HISTORIC FOUNDATION USAGE

A variety of deep foundation systems have been used at Plant Barry since its
original construction. Construction drawings from the 1950s indicate the use of
timber piles and precast concrete piles (some cast with a tapered point.) Pile lengths
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were generally on the order of 35 feet, and capacities of these piles typically were on
the order of 25 tons. In the 1960s and 1970s, closed end pipe piles appeared to be
the pile of choice. Pile lengths increased, resulting in pile capacities on the order of
45 to 60 tons. A new pedestal mounted crane for coal unloading was constructed
along the barge canal in 2001. The foundation system used for this project included
HP 14x73 sections driven to a final length of about 100 feet. Axial capacity of the H-
piles was 90 tons, with an uplift capacity of 75 tons and a lateral capacity of 2.5 tons.

RECENT PROJECTS

Some of the more recent projects at Plant Barry that utilized deep foundation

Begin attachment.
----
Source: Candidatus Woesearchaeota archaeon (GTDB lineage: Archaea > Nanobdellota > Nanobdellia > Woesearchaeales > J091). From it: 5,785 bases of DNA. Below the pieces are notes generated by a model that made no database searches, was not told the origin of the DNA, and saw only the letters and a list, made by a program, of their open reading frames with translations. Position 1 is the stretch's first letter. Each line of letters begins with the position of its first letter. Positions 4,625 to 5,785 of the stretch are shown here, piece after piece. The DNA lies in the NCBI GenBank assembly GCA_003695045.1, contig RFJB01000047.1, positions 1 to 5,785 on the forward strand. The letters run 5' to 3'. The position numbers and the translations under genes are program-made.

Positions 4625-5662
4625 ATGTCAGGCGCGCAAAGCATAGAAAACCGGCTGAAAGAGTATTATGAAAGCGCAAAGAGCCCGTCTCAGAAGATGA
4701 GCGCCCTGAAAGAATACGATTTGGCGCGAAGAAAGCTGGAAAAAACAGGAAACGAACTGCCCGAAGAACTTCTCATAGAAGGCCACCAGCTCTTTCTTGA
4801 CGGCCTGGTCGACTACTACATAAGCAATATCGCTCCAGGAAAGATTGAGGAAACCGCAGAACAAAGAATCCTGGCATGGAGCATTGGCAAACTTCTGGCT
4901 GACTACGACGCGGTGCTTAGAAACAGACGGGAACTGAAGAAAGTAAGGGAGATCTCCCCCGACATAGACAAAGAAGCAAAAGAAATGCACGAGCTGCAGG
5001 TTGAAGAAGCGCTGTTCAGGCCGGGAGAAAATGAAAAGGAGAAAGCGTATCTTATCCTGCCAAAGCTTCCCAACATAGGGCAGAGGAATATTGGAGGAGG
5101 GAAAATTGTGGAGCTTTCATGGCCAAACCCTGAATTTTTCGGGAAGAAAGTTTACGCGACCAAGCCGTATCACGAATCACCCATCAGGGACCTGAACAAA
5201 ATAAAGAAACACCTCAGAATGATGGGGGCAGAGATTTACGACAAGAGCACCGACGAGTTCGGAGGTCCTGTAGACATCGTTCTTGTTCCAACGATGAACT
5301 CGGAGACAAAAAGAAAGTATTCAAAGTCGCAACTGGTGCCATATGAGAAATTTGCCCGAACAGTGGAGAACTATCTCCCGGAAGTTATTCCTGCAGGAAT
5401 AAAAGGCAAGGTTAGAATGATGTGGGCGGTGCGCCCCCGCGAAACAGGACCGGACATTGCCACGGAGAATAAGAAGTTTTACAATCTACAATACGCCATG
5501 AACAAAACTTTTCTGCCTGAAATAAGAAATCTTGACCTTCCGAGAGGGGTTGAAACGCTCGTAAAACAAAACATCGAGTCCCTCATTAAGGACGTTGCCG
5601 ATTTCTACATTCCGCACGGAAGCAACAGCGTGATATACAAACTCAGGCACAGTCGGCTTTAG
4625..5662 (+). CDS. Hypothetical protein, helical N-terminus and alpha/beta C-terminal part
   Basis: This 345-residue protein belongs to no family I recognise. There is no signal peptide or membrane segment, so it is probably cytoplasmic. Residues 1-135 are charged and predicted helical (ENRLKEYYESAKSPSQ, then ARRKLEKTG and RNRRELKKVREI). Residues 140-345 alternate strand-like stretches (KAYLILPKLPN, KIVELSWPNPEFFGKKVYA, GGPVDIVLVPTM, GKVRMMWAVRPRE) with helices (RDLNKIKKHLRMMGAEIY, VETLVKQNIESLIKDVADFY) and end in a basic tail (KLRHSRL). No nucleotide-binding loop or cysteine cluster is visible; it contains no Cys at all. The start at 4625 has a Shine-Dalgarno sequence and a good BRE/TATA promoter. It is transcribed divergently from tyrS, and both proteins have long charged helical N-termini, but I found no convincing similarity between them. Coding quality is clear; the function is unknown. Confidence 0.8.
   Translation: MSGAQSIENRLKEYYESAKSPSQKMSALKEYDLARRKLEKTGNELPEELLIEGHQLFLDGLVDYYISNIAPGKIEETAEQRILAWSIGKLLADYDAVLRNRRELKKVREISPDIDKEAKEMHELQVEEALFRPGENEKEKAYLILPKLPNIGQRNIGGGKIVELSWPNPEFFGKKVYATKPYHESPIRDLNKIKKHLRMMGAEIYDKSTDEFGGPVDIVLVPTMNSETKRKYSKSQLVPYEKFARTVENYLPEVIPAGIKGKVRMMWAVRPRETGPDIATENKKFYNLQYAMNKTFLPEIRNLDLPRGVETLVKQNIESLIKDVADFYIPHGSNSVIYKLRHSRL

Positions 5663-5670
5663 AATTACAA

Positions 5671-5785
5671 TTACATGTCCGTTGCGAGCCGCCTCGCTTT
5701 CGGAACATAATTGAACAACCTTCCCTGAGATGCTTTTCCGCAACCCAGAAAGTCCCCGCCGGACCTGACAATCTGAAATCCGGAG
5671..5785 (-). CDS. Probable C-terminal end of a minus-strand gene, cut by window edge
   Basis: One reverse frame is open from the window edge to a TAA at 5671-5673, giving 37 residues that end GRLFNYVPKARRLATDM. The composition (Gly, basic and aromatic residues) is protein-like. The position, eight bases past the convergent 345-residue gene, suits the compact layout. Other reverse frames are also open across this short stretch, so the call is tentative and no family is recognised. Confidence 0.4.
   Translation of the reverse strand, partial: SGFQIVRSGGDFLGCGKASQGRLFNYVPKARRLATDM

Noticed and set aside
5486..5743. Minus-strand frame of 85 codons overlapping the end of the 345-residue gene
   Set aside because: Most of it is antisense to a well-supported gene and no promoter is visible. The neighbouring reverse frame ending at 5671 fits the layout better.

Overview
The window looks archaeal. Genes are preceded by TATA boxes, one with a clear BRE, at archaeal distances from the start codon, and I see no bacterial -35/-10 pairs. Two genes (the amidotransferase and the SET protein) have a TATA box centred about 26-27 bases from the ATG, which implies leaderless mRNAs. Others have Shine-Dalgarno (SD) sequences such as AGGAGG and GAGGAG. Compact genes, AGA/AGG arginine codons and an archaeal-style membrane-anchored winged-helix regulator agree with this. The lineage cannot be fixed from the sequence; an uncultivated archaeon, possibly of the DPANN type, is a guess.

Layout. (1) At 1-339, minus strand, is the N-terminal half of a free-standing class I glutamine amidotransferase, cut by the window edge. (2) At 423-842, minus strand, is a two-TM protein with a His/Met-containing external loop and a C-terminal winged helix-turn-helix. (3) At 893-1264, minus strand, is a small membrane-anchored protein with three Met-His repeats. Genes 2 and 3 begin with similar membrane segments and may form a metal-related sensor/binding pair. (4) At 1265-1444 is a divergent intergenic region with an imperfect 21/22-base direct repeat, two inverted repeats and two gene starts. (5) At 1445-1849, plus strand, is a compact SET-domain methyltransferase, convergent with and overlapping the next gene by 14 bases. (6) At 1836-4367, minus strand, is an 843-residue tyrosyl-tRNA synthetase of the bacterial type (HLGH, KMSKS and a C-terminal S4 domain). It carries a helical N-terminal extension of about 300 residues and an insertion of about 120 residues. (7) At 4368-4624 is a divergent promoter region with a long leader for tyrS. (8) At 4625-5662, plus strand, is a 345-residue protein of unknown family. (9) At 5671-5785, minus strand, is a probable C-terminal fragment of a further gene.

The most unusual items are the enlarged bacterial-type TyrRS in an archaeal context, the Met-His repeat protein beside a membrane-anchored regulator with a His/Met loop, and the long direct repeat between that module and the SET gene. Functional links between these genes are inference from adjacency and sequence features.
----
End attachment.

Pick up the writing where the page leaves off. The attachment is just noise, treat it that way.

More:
systems included a new Barge Unloading and Stockout Conveyor System (Project 1);
and Selective Catalytic Reduction (SCR) and Balanced Draft Conversion (BDC)
equipment (Project 2). The construction of the SCR/BDC equipment also required
the relocation of a large condensate tank (Project 3). All of these projects originally
recommended auger cast piles as the design foundation system. Geotechnical
explorations were conducted on all three projects by the Earth Science &
Environmental Engineering department of Southern Company Generation. Structural
design was performed by other departments within Southern Company.

SITE INVESTIGATIONS

Each of the aforementioned projects had investigations conducted separately during


2004 and 2005. Site investigation methods generally consisted of conventional
standard penetration testing (SPT) at all sites and electronic cone penetration testing
(CPT) at two of the sites. Site investigation and profiling of the subsurface conditions
are hindered somewhat by company requirements to clear boring locations for
utilities by the use of hydroexcavation techniques. Hydroexcavation is used to a
depth of about 10 feet below ground surface to make sure utilities are not present, and
then backfilled, typically with fine granular material. Thus, any data about the
consistency or relative density of the upper soils is seriously lacking. For analysis of